LONDON — The discussion about broadcast vs. Internet streaming is seemingly as old as the Internet itself; but new research, commissioned by digital radio developer iBiquity Digital Corp., seems to indicate a third way.
Price comparisons between Internet and FM transmissions are a logical place to start, yet these are complex, since an FM transmitter is charged at very different rates to Internet streaming.
An example station broadcasting to a transmission area of around 2 million people in the United Kingdom indicates that its FM transmission rental costs are around US$75,000 (approximately €55,000) per year, regardless of the size of the tuned-in audience.
The station has a 5 percent market share, and examining its audience figures, it reaches around 43,000 concurrent listeners at its peak time; and this figure — the peak concurrent audience — is generally used in larger streaming setups.
A U.K.-based streaming company, which negotiates low-bandwidth rates for its streaming customers said that streaming costs to reach these 43,000 concurrent listeners on mobile or desktop would be around US$276,000 (about €201,000) per year.
This threefold difference in cost is amplified in many countries that charge extra for music rights to broadcast online.
Battery life can be a concern for many smartphone users. Gunnar Garfors, president of International DMB Advancement Group, and advisor for Digital Radio, NRK, tested reception of an NRK radio station on his Samsung mobile phone. In a single charge, FM reception lasted 48 hours, 12 minutes, while he said streaming lasted just six hours, 53 minutes: a difference of seven times the battery life. “Battery life is just one out of many reasons why broadcasting is proving to be a must-have functionality in future smartphones,” he said. “It will make a massive difference with regards to power consumption if everyone who consumes the world’s most popular media will have to do it via IP. Mass-market radio listening, i.e. live listening to national or local programs, only makes sense to do via broadcasting, the perfect technology for the task.”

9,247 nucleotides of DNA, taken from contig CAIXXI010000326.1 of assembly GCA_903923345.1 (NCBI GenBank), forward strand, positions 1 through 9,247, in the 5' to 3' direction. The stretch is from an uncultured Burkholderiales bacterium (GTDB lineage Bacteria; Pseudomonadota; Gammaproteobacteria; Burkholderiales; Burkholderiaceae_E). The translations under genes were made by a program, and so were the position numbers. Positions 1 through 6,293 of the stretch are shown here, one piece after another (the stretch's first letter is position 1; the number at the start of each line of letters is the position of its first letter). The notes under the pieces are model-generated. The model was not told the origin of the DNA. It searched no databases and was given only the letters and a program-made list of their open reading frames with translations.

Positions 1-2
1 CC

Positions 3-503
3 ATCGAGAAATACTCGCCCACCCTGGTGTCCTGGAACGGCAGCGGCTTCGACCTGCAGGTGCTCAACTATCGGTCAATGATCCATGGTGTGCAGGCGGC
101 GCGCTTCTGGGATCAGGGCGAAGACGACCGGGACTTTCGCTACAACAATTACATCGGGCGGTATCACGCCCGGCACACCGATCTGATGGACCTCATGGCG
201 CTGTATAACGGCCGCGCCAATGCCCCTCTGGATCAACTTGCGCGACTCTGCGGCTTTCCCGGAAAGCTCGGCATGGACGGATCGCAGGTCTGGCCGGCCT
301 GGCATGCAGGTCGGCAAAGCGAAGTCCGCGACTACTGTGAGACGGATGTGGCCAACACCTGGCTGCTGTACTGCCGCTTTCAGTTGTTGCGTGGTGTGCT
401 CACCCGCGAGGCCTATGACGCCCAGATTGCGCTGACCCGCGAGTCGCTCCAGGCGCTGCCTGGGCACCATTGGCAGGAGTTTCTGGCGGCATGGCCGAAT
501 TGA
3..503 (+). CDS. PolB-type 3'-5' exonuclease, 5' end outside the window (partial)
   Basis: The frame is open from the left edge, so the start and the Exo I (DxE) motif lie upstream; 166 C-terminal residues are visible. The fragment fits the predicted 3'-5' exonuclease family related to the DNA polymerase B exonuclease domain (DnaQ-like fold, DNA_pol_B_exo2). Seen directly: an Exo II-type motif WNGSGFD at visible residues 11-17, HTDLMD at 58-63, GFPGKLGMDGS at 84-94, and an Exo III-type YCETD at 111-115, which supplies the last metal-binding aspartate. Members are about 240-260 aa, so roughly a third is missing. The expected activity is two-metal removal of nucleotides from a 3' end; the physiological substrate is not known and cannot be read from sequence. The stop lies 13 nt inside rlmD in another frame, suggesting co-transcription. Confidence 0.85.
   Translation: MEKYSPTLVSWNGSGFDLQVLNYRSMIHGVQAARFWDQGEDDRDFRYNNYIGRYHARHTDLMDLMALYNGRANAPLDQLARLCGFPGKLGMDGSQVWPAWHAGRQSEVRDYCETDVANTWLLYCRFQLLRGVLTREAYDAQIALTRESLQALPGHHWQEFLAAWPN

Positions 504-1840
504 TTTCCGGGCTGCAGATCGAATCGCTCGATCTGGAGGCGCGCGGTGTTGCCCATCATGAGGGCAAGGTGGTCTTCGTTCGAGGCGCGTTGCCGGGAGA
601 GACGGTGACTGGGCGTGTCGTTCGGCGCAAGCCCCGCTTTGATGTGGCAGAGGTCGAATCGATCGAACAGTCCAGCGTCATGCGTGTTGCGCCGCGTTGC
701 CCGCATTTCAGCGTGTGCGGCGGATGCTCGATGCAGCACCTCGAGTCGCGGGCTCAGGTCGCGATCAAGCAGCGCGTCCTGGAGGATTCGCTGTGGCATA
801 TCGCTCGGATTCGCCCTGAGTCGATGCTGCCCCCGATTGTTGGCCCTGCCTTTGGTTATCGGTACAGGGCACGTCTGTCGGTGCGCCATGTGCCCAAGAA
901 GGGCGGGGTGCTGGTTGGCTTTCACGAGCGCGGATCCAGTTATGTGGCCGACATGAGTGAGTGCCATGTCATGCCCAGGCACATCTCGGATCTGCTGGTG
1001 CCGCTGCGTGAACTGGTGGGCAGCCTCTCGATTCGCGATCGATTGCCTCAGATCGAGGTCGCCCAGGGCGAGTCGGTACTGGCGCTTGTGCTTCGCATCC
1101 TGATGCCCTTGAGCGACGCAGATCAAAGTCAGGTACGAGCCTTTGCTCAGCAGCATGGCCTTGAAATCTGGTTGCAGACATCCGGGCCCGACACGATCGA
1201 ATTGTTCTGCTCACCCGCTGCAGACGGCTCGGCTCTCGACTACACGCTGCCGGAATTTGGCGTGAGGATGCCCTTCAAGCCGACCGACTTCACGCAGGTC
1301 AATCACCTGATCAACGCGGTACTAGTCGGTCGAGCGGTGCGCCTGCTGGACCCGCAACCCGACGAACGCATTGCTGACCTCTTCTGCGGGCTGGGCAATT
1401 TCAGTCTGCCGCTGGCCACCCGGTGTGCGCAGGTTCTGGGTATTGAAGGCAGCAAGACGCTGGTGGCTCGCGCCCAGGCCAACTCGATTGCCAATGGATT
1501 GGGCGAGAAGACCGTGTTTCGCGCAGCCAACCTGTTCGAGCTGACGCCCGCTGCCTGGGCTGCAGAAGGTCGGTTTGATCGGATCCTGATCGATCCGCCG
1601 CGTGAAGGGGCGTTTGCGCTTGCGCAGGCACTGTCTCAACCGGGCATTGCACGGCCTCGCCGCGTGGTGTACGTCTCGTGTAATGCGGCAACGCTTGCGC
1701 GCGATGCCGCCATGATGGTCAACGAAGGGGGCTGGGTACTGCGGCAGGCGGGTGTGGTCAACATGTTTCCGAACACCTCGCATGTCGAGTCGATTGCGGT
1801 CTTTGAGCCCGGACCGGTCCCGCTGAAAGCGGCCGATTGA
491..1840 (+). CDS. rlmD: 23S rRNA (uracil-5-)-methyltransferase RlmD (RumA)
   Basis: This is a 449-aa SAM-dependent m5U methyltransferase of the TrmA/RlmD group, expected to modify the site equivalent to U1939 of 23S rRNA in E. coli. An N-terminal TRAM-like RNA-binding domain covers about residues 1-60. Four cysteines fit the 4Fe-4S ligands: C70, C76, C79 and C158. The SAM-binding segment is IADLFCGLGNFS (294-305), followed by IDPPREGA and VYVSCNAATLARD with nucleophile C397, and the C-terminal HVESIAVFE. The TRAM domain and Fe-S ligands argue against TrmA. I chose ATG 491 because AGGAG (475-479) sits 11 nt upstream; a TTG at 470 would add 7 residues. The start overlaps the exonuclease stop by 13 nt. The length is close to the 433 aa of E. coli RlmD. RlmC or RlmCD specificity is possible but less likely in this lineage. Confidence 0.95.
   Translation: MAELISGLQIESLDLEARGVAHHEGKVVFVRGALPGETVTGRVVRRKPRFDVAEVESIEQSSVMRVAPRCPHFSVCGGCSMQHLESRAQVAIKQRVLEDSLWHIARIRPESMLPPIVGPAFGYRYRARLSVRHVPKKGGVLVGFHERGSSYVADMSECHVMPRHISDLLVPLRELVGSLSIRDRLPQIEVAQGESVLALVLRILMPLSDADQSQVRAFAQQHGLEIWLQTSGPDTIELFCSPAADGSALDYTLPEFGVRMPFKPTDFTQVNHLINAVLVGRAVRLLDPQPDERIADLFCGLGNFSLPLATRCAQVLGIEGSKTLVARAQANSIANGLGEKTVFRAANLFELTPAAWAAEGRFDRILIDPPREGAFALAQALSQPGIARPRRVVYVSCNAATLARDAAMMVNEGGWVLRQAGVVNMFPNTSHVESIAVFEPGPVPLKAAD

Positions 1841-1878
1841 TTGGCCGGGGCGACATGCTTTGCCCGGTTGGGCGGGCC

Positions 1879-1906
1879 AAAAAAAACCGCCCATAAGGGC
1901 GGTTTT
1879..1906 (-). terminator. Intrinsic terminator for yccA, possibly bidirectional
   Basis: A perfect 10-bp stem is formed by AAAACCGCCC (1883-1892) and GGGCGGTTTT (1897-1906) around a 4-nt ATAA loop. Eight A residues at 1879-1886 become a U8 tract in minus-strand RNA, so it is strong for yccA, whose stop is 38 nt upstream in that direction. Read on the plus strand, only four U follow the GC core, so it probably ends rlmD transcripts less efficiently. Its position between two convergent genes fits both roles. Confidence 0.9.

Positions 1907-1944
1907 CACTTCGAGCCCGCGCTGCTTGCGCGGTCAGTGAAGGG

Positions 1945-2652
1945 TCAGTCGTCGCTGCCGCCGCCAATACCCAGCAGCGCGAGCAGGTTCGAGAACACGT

A BBC Mast at Alexandra Palace in London.
Photo by James Cridland SURPRISE